So when are the OTHER natural periods to run sales for YOUR business?

A New Strategy For Planning Flash Sales

Earlier I talked about a few reactive strategies you may already be using to decide when to run a sale:

  • Competition
  • Inventory
  • Cashflow

Here’s a proactive sale strategy that has been our subscription product’s most lucrative lesson: the waiting line.

When you’re planning your annual sale calendar, the pace you run sales has to match your customer buying patterns AND the growth of your list.

Close your eyes and picture your online subscription business as a bricks and mortar shop. You’re standing at your favorite small shop in town and you’re right outside the door.

The store is open for business, but you cannot go inside.

You checked your wallet, dug around in the sofa cushions, and maybe even peeked in your roommate’s top drawer, but you only have $8 in your pocket.

And everything in the store is $10.

But you actually really want to buy something, so you keep waiting in line outside the shop. In a few minutes, you turn around and see that a few more people have joined you. They are all queueing up behind you in the waiting line.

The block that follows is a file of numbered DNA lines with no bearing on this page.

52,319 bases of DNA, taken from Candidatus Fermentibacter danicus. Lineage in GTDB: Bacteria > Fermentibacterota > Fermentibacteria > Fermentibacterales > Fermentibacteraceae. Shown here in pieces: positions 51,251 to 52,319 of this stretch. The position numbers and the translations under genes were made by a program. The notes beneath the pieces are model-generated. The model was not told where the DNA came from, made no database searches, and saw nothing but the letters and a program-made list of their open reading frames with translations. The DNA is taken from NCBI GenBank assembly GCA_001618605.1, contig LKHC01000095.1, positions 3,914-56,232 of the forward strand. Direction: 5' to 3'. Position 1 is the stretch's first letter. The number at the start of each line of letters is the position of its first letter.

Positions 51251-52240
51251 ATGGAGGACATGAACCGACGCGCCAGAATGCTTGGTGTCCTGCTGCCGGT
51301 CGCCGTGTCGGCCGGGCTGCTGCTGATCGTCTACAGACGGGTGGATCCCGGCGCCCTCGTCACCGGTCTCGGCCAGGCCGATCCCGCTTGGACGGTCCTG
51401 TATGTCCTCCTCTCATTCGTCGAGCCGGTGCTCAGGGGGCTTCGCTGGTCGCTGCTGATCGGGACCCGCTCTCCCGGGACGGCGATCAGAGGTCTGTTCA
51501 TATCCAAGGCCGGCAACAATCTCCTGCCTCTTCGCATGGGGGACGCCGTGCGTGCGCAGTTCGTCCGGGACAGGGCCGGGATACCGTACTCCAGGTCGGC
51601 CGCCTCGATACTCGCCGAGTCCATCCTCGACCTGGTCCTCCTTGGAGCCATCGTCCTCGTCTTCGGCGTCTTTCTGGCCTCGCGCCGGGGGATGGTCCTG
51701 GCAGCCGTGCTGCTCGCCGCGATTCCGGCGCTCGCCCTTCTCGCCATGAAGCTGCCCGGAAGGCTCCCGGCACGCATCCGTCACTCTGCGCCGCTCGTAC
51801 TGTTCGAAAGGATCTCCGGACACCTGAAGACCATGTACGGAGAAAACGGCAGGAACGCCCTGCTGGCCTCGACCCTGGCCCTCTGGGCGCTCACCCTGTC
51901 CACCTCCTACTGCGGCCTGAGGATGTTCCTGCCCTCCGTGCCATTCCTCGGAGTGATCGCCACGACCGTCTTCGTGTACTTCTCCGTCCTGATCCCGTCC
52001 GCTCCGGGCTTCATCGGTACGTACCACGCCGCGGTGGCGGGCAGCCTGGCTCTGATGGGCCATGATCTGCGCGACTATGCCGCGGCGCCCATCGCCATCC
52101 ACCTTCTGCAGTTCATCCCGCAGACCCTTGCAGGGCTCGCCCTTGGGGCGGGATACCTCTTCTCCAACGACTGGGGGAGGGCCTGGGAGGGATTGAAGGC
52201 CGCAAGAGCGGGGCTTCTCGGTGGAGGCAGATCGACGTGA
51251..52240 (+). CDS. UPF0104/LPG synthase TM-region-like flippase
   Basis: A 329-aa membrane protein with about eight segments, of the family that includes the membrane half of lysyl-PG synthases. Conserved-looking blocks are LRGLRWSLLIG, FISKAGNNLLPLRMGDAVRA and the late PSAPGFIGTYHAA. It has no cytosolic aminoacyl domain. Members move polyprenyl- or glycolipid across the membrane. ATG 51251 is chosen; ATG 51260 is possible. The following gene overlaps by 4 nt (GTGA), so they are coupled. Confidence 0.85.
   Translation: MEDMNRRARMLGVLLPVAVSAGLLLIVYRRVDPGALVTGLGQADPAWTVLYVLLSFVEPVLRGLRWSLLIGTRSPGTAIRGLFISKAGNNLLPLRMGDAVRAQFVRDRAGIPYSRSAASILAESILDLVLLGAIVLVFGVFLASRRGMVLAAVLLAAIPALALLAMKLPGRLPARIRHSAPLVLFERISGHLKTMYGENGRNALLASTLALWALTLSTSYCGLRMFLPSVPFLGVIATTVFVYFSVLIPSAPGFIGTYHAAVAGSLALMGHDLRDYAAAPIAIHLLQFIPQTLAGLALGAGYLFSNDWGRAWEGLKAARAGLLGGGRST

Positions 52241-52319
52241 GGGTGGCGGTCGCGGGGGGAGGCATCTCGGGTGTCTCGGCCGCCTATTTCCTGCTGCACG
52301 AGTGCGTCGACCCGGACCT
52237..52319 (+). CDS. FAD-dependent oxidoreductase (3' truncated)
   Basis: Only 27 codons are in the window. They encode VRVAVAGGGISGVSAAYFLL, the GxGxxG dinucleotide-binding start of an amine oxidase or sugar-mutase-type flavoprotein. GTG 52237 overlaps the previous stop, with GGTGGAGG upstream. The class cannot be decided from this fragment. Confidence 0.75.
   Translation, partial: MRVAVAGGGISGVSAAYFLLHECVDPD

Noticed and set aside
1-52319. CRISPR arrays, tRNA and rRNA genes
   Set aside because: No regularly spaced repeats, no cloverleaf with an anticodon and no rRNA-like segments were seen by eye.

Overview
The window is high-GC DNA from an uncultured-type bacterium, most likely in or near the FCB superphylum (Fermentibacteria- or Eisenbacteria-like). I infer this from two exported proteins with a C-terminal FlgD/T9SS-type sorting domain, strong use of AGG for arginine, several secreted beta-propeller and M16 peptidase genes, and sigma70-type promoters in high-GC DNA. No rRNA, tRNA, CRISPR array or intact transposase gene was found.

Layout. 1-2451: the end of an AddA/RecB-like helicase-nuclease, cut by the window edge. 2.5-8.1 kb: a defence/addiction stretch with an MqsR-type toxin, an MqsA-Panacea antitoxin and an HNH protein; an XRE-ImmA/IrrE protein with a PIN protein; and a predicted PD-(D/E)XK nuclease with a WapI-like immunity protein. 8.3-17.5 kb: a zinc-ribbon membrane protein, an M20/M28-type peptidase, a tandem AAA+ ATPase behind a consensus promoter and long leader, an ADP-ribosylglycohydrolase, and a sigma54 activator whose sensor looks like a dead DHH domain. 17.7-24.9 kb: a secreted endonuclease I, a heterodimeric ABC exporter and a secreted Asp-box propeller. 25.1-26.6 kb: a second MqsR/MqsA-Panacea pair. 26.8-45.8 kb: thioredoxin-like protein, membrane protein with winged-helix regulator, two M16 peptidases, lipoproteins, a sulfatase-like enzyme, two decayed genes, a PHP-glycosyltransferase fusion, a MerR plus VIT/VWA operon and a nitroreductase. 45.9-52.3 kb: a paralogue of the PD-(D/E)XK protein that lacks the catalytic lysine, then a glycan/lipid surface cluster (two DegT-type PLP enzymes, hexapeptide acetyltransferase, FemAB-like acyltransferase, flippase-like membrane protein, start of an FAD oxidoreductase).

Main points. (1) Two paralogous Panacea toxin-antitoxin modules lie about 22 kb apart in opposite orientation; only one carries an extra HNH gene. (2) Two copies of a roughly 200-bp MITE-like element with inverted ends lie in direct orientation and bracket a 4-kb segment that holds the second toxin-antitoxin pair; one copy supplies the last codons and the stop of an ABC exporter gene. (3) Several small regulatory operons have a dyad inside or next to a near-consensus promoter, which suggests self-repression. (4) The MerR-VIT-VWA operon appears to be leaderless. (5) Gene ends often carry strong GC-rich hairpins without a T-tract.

After a few hours, you look back and see that the line is now ridiculously long.

Your Online Store Has a Waiting Line

Your online business has a waiting line just like this.

Every time someone visits your site, joins your email list, follows you on social media, makes a lower price purchase, some number of them start waiting in line.

Businesses that run a single sale every year on Black Friday ignore the ever-growing queue of people waiting to buy.

  • Some of these potential customers end up standing in line for a really long time. As long as 361 days in a year.
  • Some of these potential customers get sick of waiting. They abandon the line and go shop elsewhere.

Should you even care about these people? You might be thinking “Forget about them. If they aren’t willing to pay full price for my product, I don’t want them as a customer.”

But while price is sometimes the actual barrier to conversion, other times it’s because some people LOVE coupons. In fact, research has proven that people are HAPPIER when they get a deal.

The scientific research shows that oxytocin, a hormone that is directly related to love and happiness, spikes when people receive a coupon, and, in fact, increases more than when people receive a gift.